The Ku Klux Klan
"Honorary" Ku Klux Klan
"Honorary" Ku Klux Klan formed in 1919 by some of the biggest movers and shakers on the
University of Wisconsin-Madison campus. Honorary societies on the campus in the 1920s
were sort of super-fraternities. It should be pointed out that the honorary society
was in no way tied to the "real" KKK.
It is unclear why the group decided on Ku Klux
Klan as the name.
Members were selected from the outstanding juniors in each of the campus
From 1920 to 1924 four of the five UW senior class presidents were
members of the KKK honorary society.
Two intertwined events led the group to reconsider its name after four years. First,
chapters of the real Ku Klux Klan were being organized throughout Wisconsin, including
one in Madison. Second, the national Klan made its appearance on campus by organizing a
Kappa Beta Lambda
which stood for Klansmen Be Loyal. That left the
campus with an organization named Ku Klux Klan that had no real ties with the real Klan,
and a fraternity with real Klan ties with no relationship to the Klan in its name.
The honorary society announced in the fall of 1922 that it was changing its name to
Tumas. The real KKK's foray into the world of fraternities was also proving to be
short-lived. With a low grade point average they were put on probation. The fraternity's
rapid rise and fall mirrored that of the adult Klan, which had a resurgence beginning in
1920 but was quickly losing membership by 1924. Kappa Beta Lambda was denied permission
to stage a Klan rally in the
UW Field House
in 1926, and in the fall of that year had only four new pledges. The next semester it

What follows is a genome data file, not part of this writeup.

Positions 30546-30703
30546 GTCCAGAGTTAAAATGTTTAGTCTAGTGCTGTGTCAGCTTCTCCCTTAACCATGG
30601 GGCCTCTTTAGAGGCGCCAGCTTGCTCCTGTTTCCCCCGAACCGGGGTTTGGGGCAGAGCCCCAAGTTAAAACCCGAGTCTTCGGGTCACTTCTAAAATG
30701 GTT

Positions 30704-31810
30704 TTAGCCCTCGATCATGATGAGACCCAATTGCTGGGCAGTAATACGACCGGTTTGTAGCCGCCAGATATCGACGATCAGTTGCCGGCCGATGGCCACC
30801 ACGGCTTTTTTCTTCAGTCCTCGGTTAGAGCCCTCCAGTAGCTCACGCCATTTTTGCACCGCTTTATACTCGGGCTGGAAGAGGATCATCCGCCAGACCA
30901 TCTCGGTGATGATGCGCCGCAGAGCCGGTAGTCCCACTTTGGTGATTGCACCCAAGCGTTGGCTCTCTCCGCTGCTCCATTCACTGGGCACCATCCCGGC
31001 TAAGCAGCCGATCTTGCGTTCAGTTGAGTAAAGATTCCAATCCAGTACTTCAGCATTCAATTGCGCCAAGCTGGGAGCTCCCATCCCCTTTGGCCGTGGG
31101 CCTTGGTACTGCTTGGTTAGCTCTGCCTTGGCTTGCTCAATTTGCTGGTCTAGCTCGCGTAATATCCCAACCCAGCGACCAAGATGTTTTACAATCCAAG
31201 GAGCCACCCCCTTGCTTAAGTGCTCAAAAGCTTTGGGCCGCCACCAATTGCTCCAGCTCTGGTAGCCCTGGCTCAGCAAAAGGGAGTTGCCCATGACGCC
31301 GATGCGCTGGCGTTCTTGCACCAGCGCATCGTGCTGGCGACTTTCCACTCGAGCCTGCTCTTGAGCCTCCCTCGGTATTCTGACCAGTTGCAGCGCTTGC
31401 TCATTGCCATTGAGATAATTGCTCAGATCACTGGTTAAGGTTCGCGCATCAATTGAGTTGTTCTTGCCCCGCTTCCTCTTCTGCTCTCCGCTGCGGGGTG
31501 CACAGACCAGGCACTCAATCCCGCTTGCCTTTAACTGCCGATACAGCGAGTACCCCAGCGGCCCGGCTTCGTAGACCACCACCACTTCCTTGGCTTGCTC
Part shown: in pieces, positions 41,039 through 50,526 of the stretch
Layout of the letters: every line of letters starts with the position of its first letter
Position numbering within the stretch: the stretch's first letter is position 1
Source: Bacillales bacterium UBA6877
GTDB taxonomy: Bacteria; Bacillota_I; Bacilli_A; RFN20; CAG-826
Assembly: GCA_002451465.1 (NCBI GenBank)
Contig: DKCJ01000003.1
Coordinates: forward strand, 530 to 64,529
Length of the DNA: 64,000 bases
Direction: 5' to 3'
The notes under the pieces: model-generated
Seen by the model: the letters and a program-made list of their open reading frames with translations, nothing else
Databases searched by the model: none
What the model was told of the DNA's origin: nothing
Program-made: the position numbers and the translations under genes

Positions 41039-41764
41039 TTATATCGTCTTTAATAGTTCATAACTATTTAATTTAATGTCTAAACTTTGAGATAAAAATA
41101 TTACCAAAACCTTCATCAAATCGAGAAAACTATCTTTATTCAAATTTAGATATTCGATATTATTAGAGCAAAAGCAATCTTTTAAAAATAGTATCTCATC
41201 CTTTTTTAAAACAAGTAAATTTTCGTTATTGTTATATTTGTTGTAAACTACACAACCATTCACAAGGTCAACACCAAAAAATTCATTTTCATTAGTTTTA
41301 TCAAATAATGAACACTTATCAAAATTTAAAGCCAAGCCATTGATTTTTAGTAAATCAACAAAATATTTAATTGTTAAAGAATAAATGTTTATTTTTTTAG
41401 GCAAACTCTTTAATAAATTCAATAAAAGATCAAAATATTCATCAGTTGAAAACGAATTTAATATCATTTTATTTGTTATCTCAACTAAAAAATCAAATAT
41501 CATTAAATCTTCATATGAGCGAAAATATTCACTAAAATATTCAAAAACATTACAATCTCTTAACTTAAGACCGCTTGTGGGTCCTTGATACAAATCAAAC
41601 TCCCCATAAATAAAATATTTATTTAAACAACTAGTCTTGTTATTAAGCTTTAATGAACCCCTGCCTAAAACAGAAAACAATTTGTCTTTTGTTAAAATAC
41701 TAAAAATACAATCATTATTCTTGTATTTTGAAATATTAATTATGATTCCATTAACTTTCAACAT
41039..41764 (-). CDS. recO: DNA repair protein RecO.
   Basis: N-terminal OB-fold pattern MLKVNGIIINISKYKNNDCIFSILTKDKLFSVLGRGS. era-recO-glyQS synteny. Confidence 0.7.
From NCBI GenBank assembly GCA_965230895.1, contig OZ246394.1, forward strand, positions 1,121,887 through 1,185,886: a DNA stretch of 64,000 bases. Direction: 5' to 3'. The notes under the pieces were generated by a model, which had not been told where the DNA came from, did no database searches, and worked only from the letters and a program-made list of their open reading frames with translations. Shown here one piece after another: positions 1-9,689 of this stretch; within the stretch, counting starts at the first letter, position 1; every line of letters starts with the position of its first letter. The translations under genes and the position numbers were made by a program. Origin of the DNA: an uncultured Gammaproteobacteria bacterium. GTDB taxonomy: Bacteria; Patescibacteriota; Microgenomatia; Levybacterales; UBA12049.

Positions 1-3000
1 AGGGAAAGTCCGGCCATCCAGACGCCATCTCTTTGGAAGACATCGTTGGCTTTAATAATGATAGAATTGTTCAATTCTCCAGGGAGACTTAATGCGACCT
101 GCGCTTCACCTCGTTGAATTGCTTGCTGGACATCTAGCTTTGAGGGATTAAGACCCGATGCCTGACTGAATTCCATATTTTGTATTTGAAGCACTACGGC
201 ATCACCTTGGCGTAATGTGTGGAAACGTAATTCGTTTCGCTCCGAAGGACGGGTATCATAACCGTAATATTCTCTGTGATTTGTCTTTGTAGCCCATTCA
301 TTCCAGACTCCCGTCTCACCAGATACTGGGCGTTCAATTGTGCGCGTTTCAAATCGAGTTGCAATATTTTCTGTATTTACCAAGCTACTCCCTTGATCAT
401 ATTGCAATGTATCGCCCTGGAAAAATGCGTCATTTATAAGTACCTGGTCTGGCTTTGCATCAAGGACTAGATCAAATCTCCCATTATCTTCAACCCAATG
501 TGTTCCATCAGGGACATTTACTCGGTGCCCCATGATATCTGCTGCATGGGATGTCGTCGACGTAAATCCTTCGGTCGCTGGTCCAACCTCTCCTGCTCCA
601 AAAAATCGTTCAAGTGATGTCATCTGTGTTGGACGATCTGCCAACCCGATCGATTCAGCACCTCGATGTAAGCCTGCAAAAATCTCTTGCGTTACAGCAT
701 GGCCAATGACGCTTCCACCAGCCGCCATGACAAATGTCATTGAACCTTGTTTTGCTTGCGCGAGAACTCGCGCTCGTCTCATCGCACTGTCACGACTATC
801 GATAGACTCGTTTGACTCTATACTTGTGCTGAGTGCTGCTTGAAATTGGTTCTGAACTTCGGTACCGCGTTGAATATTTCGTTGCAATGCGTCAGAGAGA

changed its name to Delta Sigma Tau.
The Real "Invisible Empire of the Ku Klux Klan"
The Ku Klux Klan operated openly in Madison between 1922 and 1927 with a headquarters on
William McCormick, who held every important law enforcement position in the county during
Prohibition, including sheriff and Madison police chief, is quoted in Goldberg's article in the
Wisconsin Magazine of History as saying that “pretty near all the men in the Madison Police
Department were Klansmen.” The Klan was undoubtedly growing.
In 1924 the Klan made its first public appearance when 2,500 hooded and robed
Klansmen assembled on the shore of Lake Mendota
to burn a cross and initiate several men. Klan stickers showed up on store windows
on the Square, and even the door of the governor's office.
he Ku Klux Klan took it upon itself to clean up the “Bush.”
They sought to have their members deputized so they could make police raids. On Oct. 4, 1924,
the Klan staged a huge parade in Madison with an estimated 2,000 members marching around the
Capitol Square to the music of a fife and drum corps, and down West Washington Avenue to
Brittingham Park at the edge of the very neighborhood it promised to clean up
Although the Bush had a diverse ethnic, religious and cultural tone that included blacks and Jews,
it was the primary home for Madison's Italian immigrants. Many of them arrived here in the late
1800s to work as stone cutters on the State Historical Society
But by the end of 1927, the Klan had run out of money and recruitment was down. Meanwhile,
a branch of the NAACP formed in Madison in the early 1920s in response to the KKK marches.